Monday, November 24, 2014

strolling in the suburbs

Suburbia swells. Once upon a time, Etobicoke was not part of Toronto, and Hackney wasn't in London. It's a familiar process, and it happens in the renaissance capitals of Italy as well. There, suburbs go by the charming name of fraction [frazione]. The term implies that they are part of a whole, but the relationship is often distinctly peripheral. It's easy to visit Florence, for example, without noticing its suburbs.

Some of them are, like Etobicoke or Hackney, so assimilated to the city that their independent existence resides solely in maps and signposts. Among them, Ponte a Mensola:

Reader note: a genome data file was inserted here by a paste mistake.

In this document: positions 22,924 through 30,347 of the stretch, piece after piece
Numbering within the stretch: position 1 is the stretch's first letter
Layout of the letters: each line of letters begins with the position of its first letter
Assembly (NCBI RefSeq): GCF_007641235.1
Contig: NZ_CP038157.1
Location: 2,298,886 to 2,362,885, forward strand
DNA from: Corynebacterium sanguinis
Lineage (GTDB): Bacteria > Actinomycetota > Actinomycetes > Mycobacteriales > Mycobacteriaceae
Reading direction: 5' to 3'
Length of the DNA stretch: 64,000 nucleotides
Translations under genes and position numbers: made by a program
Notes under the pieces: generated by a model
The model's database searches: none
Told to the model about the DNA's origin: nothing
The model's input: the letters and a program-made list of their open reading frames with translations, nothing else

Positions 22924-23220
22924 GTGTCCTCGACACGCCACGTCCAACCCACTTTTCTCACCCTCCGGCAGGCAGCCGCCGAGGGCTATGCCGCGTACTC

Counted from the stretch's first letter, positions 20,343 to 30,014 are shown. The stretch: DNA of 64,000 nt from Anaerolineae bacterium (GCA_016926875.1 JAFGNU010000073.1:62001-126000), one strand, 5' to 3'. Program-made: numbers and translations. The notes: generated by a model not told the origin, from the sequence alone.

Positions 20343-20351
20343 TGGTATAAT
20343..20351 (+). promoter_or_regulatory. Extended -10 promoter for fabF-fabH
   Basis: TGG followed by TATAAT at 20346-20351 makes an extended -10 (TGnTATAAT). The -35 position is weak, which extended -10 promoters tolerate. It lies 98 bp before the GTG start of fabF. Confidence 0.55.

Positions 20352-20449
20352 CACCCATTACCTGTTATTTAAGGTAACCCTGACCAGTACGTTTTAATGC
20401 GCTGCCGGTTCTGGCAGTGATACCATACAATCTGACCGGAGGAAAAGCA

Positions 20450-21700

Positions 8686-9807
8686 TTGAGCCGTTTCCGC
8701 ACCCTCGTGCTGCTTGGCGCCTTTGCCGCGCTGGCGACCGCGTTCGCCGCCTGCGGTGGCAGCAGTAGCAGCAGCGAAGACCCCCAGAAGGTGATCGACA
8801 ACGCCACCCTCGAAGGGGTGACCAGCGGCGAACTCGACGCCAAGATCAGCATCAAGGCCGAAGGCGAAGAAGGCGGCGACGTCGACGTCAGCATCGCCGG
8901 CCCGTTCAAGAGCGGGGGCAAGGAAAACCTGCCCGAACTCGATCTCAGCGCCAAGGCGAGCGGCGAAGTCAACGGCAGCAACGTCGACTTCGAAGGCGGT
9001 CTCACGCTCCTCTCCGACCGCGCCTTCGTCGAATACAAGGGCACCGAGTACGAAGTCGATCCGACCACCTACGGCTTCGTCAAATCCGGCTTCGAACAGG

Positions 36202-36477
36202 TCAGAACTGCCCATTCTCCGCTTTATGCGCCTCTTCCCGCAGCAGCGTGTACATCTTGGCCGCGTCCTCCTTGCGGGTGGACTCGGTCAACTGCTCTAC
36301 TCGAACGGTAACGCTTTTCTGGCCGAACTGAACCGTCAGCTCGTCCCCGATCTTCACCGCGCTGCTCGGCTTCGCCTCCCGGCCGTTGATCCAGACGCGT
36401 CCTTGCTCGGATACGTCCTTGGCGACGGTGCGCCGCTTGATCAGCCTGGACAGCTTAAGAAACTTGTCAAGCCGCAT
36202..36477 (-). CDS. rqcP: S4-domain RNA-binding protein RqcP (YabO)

Some years ago I lived in the east of Florence. I could walk in 20 minutes to the city limits, and frequently did. One of those limits (the north-east) was marked by the former village of Ponte a Mensola, where a small cluster of houses adjoined a tiny stream called the Mensola.

There was nothing to distinguish the place, except that it was most of the way to Settignano, an altogether more famous location. But the cafe by the Mensola was welcoming and the streetscape moderately picturesque. The result was several pictures. You can see others here and here.

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